Probably this first Robert Peck of Beccles was born in the vicinity of Beccles. The surname is common both to Norfolk and to Suffolk from a very early date. The lay subsidy tax for Suffolk for 1524, as already stated, is in print (in volume 10 of the Suffolk Green Books), and with this as a guide it is possible to enumerate all the Peck families living at this time in Suffolk, in the neighborhood of Beccles. Beccles, however, lies on the Waveney River, which separates Norfolk from Suffolk, and the list of the Peck families residing in the neighborhood of Beccles but across the Waveney in Norfolk must remain incomplete until a lay subsidy for Norfolk of the same period has been examined. It is evident, nevertheless, that the Pecks in that section of Norfolk, near Beccles, were not very prolific, as no testators of the name have been found there in the records of the Norfolk probate courts."
"A few years before his death the first Robert Peck of Beccles was one of the defendants in another suit in Chancery, brought by one William Rede of Beccles against John Waters, father of Robert Peck's second wife, and Robert Peck himself. Below is given the Bill of Complaint in this suit, in so far as possible in its original form and spelling.
Although this Bill of Complaint is undated, it is addressed to the Right Honorable Sir Thomas Wryothesley, who was appointed Lord Chancellor of England on 3 May 1544, in the reign of Henry VIII, and ceased to be Lord Chancellor on 5 March 1546/7,when the great seal was taken from him. He never was Lord Chancellor again, although he was readmitted for a while to the Privy Council; and therefore the following Bill of Complaint must have been addressed to the Lord Chancellor not earlier than 3 May 1544 and not later than about 5 March 1546/7. . .
The Bill of Complaint in the case of Rede v. Water and Peck is an interesting old document, which, unfortunately, in many places has crumbled to pieces or is illegible, and is very difficult to read. One William Robard [sic, ? roberts] of Beccles and Robert Peck were churchwardens of Beccles at the time of this dispute about the custody of the property of St. Michael's Gild in Beccles, and John Waters, father-in-law of Robert Peck, was one of the aldermen of the Gild."
He had six children by his second wife (three sons: John, Robert, and Thomas; and three daughters: Margaret, Olive, and Anne) were living on 31 Oct. 1556, and that his sons John and Robert and his daughter Margaret were born before 28 May 1547, when they were named as legatees in the will of their grandfather, John Waters, the two sons and their sister Margaret being under twenty-one on that date.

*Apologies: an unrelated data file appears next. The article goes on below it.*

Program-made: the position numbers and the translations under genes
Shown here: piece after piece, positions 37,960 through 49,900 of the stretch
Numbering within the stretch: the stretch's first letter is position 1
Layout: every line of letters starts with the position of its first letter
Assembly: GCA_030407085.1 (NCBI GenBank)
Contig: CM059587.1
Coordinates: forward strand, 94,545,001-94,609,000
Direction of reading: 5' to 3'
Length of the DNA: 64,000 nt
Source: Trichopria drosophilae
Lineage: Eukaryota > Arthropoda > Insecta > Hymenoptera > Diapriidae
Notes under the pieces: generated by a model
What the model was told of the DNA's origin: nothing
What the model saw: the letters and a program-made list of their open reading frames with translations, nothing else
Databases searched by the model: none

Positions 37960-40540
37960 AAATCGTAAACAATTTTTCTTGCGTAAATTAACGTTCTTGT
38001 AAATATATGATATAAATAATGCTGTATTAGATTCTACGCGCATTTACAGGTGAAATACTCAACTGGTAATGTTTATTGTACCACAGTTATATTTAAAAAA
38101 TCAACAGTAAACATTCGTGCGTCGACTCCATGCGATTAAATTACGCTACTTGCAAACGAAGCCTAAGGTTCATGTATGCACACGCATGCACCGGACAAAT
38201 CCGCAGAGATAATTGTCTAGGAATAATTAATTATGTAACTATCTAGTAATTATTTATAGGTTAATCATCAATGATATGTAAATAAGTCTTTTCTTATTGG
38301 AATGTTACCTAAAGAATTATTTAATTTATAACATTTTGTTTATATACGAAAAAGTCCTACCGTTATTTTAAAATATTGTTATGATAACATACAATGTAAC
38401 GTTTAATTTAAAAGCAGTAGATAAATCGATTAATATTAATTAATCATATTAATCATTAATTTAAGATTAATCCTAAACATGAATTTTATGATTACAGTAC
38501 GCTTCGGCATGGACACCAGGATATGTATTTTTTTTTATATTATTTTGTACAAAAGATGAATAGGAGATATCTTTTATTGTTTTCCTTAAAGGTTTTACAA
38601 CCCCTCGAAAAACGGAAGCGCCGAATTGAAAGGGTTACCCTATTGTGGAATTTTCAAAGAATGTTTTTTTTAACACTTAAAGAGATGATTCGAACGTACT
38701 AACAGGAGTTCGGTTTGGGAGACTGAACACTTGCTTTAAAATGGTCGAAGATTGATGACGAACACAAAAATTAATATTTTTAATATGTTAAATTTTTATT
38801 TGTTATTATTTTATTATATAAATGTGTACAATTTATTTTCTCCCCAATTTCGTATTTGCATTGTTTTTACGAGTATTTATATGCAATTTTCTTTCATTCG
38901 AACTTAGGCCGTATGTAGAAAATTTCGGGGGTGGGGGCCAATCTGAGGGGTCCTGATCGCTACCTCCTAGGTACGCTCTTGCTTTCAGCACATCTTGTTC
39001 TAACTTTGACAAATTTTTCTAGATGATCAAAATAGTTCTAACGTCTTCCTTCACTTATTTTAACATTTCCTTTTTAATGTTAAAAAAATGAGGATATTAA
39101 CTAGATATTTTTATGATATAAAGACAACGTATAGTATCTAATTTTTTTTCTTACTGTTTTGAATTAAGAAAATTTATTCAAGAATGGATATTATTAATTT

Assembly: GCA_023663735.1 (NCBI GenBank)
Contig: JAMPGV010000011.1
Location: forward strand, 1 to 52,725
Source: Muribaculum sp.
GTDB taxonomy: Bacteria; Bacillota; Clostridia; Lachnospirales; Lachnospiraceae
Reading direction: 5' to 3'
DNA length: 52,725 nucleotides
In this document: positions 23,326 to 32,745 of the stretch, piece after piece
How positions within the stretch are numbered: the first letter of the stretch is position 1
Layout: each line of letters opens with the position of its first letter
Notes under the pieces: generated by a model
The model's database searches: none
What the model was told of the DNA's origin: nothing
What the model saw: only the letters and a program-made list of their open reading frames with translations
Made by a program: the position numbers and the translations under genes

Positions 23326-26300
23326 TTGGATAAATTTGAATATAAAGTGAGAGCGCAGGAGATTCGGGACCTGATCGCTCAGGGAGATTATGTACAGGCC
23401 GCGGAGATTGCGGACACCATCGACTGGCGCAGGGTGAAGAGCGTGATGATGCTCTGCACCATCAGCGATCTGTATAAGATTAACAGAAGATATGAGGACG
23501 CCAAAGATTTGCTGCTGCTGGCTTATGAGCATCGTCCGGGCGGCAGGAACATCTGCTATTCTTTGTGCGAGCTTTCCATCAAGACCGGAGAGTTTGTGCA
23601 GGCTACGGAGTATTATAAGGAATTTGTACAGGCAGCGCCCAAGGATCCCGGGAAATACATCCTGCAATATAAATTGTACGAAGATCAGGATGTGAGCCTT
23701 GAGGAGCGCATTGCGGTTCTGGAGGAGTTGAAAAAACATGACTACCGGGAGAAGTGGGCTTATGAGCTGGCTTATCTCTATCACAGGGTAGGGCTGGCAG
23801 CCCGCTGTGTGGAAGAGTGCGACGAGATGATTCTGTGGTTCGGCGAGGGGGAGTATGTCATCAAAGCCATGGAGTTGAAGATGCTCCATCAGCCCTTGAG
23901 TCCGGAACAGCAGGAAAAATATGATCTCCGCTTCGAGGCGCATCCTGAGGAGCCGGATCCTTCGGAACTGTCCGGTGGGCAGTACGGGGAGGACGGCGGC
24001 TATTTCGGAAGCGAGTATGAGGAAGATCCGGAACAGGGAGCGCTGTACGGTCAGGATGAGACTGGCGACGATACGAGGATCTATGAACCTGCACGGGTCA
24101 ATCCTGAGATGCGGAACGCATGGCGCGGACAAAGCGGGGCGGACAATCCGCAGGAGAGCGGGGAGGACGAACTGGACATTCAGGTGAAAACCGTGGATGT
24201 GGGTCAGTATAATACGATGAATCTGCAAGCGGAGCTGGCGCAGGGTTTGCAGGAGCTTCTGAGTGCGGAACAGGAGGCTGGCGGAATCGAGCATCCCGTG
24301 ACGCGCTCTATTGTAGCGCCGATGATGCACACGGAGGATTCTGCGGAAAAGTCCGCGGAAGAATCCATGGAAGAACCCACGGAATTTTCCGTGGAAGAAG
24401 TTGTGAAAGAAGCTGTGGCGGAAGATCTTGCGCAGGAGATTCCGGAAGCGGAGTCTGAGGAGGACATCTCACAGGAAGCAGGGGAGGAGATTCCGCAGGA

His Will dated 31 October 1556 - My body to be buried in the churchyard of Beccles, near unto the grave of Joan, my wife. To every one of my household servants 12d. To John Peck my son, my messuage wherein I dwell and my tenement "late Mayster Rede" and the two meadows lying next the meadow in the tenor of Mathew Prynte and my little garden "late Philippe Doddes," my close "sometyme Helyn Churches," my "fryttlell as the further Wynde Myll late Richard Tyde," and three acres of land "late William Marshes" upon condition that he shall pay to Thomas Pecke, my sons, and to my three daughters Margaret, Olyve, and Anne. To Robard Pecke, my son, my other two meadows in Barstun (?Barsham) "late Churchmans" and the meadows late "Doctor Rede sometyme Baldewyns," my close at Ingate church, one acre of land "late Tyde at Ingatefelds" and the "three roode acres called Bells acre." To Thomas Pecke, my son, my two tenements I purchased of John Walter and my tenter yard. To my daughters Margaret, Olyve, and Anne, to each £6.13s.4d. To every one of John Water's and William Water's children 4d. To every one of my godchildren 4d. Executors: Richard Crampton and Thomas Hagas. Supervisors: John Waters and Robert Bradley. My little "pyctell called Caves pyctell" lying in Ingate shall be sold. To Joan Meriman, my daughter, a gown and a petticoat that were her mother's and the worser paire of Corall beads." Witnesses: Sir John Bymbyn, Robert Tower, Robert Grene, Thomas Goodwyn, and John Waters. Proved 20 November 1556.